Dear Therapist:

I struggle a lot with motivation. I have studied a lot of psychology on my own and have a good understanding of how to deal with negative emotions. I can deal with sadness and anxiety and stop them from interfering with my life but I still just don't feel energized and motivated. It is easy for people to tell me that I should "just do it" but I think that emotions are necessary for us to be driven and I just don't seem to have that switch. Do you think that if someone is struggling with ​motivation they must have unresolved anxiety or depression? Or, is motivation a separate issue that needs to be dealt with? Do some people just not feel motivated or is there a way to activate that? Your thoughts will be greatly appreciated. Thank you



Whenever someone asks me about motivation, laziness, disinterest, and the like, I have two questions. The first question is what the particular term means to the person. Assuming that the answer to this question points in the direction of some sort of problematic issue, the second relates to the source of the issue.

For instance, when someone tells me that they are lazy by nature, I first help them to determine their definition of “lazy.” Is laziness the lack of motivation to achieve their own goals? Other people’s goals? If their laziness relates to their own goals, are these goals realistic, or does the person consider someone lazy if they are not super-achievers, able to juggle everything at once and to achieve everything all the time?

Once the term has been effectively defined, I try and help them figure out whether this (laziness, lack of motivation, etc.) is a problem for them. Do they lie around all day not achieving anything? For instance, are they not looking for a job? Or if they have a job, do they lack the motivation to fulfill their obligations, leading to discharge or other consequences?

If it is clear that lack of motivation is, in fact, a real problem for you, focus should be placed on the internal causes for this lack. You asked whether motivation is inextricably linked to anxiety or depression, or if it is a separate issue to be dealt with on its own. The response to this is complicated. No one can tell you the extent to which lack of motivation relates to anxiety, depression, attention issues, fear of failure, social ineptitude—or low self-esteem, which is closely related to these and many other issues.

The human mind is extremely complex, and we will never come close to fully comprehending the intricacies of its operations and associations. I can only tell you that if motivation is a real problem for you, it is related to something—or rather things—within your thoughts and emotions. In the human mind, there is nothing that stands alone. This works in a reciprocal fashion. Just as the identified problem has an underlying cause, this cause is typically bolstered by the identified problem.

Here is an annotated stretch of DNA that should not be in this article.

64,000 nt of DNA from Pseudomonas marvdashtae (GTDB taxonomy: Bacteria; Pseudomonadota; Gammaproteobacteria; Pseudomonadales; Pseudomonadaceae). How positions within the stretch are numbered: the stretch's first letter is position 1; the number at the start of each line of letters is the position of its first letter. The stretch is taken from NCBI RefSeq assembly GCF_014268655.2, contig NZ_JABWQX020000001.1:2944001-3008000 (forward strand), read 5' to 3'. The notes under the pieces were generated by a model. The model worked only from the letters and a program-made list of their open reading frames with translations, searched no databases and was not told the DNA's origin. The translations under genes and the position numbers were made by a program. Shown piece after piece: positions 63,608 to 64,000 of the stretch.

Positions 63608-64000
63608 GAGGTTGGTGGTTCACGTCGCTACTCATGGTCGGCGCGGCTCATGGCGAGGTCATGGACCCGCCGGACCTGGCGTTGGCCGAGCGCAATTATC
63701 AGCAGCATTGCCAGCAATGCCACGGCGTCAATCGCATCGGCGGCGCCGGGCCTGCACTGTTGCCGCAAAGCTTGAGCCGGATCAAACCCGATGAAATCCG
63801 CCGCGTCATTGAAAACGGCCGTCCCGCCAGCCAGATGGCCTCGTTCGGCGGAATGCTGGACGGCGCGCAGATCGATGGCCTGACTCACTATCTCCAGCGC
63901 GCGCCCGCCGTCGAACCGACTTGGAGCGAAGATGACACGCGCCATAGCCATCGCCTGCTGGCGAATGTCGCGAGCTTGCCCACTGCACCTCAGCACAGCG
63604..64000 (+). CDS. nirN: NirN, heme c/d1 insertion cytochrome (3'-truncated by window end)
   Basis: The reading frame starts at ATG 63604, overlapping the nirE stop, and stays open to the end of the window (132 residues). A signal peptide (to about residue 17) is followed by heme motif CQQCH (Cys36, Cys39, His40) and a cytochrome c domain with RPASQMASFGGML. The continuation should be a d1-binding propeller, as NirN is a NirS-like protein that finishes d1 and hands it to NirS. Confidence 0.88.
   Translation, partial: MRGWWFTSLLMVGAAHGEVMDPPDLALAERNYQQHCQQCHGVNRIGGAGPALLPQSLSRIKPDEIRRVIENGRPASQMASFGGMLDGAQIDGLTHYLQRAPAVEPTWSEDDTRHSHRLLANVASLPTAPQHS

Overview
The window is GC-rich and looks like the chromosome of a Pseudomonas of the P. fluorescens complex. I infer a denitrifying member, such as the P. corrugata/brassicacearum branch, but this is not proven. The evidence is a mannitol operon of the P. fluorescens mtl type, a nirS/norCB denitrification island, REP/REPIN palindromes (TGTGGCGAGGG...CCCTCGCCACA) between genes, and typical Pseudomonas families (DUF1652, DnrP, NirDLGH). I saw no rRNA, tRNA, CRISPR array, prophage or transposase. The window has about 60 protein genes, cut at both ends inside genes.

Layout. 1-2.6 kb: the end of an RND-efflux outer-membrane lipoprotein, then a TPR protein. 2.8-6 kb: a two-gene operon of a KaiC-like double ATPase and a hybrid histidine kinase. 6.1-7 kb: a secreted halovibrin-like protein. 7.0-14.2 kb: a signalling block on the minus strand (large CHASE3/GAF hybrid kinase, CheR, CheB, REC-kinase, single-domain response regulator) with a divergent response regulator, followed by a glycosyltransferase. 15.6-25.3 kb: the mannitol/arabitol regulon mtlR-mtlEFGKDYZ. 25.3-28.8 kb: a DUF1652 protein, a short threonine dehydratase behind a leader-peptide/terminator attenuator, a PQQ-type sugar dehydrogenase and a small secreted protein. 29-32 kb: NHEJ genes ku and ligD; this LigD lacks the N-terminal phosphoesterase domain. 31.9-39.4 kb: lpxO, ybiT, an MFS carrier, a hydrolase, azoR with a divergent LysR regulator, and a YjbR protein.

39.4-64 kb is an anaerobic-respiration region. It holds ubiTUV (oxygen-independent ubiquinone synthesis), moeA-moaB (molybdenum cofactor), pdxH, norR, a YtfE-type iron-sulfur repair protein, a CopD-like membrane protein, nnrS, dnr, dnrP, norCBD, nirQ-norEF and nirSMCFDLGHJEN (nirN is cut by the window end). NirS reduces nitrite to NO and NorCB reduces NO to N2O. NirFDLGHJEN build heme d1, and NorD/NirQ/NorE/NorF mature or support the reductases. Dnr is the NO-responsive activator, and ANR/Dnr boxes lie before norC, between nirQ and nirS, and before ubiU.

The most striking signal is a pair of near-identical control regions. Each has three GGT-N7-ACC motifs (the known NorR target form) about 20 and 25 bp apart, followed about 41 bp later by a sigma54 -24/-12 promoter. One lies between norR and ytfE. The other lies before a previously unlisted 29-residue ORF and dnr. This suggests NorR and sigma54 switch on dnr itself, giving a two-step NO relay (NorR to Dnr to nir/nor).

For example, let’s imagine that you have a conscious fear of success (less uncommon than you might think). This is driven by your less conscious fear of failure. Since you are afraid of failure, you avoid attempting to succeed for fear of failing—leading to the belief that your true fear is of success. Your underlying fear of failure is caused by low self-esteem. This, in turn, is triggered by childhood feelings of insecurity caused by bullying and social isolation. Since you tend to avoid trying to achieve your objectives, you label yourself as unmotivated.

In this example, your identified problem is lack of motivation. However, the real issues reside in your unconscious mind. These issues, along with the resultant lack of motivation and achievement, further reinforce the unconscious issues, leading to feelings of anxiety and depression. The anxiety and depression sap you of energy, making it yet more difficult for you to self-motivate (in addition to making it more difficult for you to focus).

This string of self-perpetuating and reciprocal factors may seem a bit far-fetched. However, this is a typical, common process. In fact, I only touched on the obvious factors. I also did not delve into specifics. We all engage in these conscious-unconscious processes on a regular basis. Some of us consider this to be normal (which, in a general sense, it is). Some agonize over normal thought processes, while others ignore problematic issues. The goal is to accept those thought processes that are normal, and to work on those that are truly indicative of a problem.

-Yehuda Lieberman, LCSW

  psychotherapist in private practice

  Woodmere, NY

  adjunct professor at Touro College

  Graduate School of Social Work

  author of Self-Esteem: A Primer / 516-218-4200


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